Phoebe, younger and older
I have been living at Hesperus Village for several years now, and have heard many stories from older people about their youth and adult life. Although there may be regrets and a touch of sadness, there is usually an overriding feeling of warmth and gratitude for all their life experiences and special human relationships. For instance, I remember Phoebe speaking about her participation in the groundbreaking work of the brain surgeon Wilder Penfield, and how happy she was to have had this opportunity. Her expression in the photo above captures something of this highly refined emotion. (Watch the Hesperus video for some other stories. If you don’t have time for the whole 12 minutes, tune in for the conclusion at the 10-minute mark.)
It is for this reason that at Hesperus we sometimes speak of the fulfillment of old age. Aging is not an illness or a disease, but a ripening process with wonderful fruits. Expressions like aging with grace, dignity, success and so on, are well-intentioned, but stigmatizing. Let’s just call it AGING!
If we would just take a little time and listen to the old folks, we might discover that aging isn’t so bad after all – We might even learn…
How do you make a young doctor really understand what it’s like being 74? Virtual reality.
This is the theme of We Are Alfred. (See the full story and video here.) Young doctors experience a simulation of everyday events in the life of Alfred, a hypothetical older person with several sensory deficits. For instance, in the birthday party shown above, the participant experiences the effects of macular degeneration – and feels the disturbing emotional disconnections that come with it.
This project is a promising first step in developing empathy. Doctors become more sensitive to what is actually happening, and are in a much better position to help. Rather than jumping to conclusions about cognitive deficits or psychiatric disorders, they can begin to have real dialogue.
Still, much of medical education is designed to suppress empathy, so that doctors will be clinical and “objective.” Leading medical schools are slowly changing this attitude and ensuring that young doctors understand the need to engage with people. Our second story, an article in The Atlantic , describes a project at the University of Oklahoma College of Medicine. Before dissecting a cadaver, first-year med students are invited to meet the surviving family members. The story concludes:
Lunch was served sometime during the story and empty plates were cleared before the family finished their biography. When the story caught up with the present—ending with the donor willing her body to OU College of Medicine—the students sat for a moment in silence. “It was humbling,” Thurman recalled, “to think she was our first teacher.”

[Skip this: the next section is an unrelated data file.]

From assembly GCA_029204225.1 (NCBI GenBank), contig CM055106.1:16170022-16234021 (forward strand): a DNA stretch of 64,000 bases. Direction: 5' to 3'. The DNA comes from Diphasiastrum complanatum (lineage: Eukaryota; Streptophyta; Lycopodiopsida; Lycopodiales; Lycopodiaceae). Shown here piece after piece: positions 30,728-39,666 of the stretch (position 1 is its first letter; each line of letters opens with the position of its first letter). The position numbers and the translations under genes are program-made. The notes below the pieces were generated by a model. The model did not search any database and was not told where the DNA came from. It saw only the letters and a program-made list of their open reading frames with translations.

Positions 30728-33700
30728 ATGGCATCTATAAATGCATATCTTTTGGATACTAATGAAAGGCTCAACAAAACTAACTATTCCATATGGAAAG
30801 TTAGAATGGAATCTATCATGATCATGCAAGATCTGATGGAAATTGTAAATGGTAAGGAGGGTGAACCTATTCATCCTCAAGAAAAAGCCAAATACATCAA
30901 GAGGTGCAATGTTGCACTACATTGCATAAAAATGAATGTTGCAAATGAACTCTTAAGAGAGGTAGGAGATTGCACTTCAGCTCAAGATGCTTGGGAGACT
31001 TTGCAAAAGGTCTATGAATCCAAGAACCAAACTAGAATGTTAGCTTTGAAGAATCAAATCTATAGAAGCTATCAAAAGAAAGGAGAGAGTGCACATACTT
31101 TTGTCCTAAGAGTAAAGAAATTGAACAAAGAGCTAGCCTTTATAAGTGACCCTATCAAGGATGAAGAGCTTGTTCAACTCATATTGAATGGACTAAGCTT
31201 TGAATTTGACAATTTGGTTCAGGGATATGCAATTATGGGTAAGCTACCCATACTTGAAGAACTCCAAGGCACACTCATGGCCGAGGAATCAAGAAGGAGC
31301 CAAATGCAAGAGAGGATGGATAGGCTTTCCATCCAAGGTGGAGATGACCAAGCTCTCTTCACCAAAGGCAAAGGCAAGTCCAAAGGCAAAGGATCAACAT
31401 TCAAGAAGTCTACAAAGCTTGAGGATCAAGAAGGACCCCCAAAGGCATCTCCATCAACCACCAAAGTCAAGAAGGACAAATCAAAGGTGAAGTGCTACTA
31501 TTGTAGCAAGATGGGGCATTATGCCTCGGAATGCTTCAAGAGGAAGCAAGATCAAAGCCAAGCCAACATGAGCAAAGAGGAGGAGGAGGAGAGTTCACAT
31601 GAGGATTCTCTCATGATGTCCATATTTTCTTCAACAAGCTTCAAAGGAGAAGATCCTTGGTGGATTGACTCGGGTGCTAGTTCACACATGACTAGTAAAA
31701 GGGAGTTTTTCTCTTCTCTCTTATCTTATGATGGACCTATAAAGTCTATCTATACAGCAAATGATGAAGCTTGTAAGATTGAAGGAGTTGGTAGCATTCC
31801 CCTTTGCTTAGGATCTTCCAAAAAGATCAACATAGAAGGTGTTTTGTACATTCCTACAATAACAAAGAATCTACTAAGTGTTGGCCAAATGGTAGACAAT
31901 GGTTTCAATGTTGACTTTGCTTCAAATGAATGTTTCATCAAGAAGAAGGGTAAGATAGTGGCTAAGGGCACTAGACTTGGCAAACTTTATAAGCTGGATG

Recently, I read the book, The Art of Stillness: Adventures in Going Nowhere by Pico Iyer. Now, I am reading SIXTY – A Diary of my Sixty-First Year by Ian Brown. Iyer and Brown are similar in many respects: they both are excellent writers, global citizens and keen observers. Having said that, I would much prefer having Pico Iyer as a guest in my living room.
For Pico Iyer, physical and sensorial constraints actually provide stimulus for deeper insight and – adventure! Following the likes of Leonard Cohen, he turns simple, everyday moments into epiphanies. Ian Brown, on the other hand, seems fixated on the symptoms of physical aging, and says little about the tender spiritual impressions that aging brings. It seems there is nothing in sight but the end.
Much of modern healthcare and social services seems to be about caring for people – focusing on their needs, minimizing pain and waiting for the end. But what we really want to do is care about people and create many magic moments together. This is healing.
Note: Thanks to my old friend Cynthia Dann-Beardsley for inspiring the last paragraph of this post.
There is widespread advocacy and awareness for positive aging, and billions of dollars are raised annually to support this cause. Most of the money is spent by scientists and engineers who focus on eradication of diseases and/or relief of undesirable symptoms of aging.
We are making the case for shifting some of this money – even a small fraction of the total – to support transformational approaches (e.g. collaborative arts-based research programs). Such approaches not only lead to dramatic improvements in quality of life, but also enable people to be socially productive and creative while coping with their disabilities.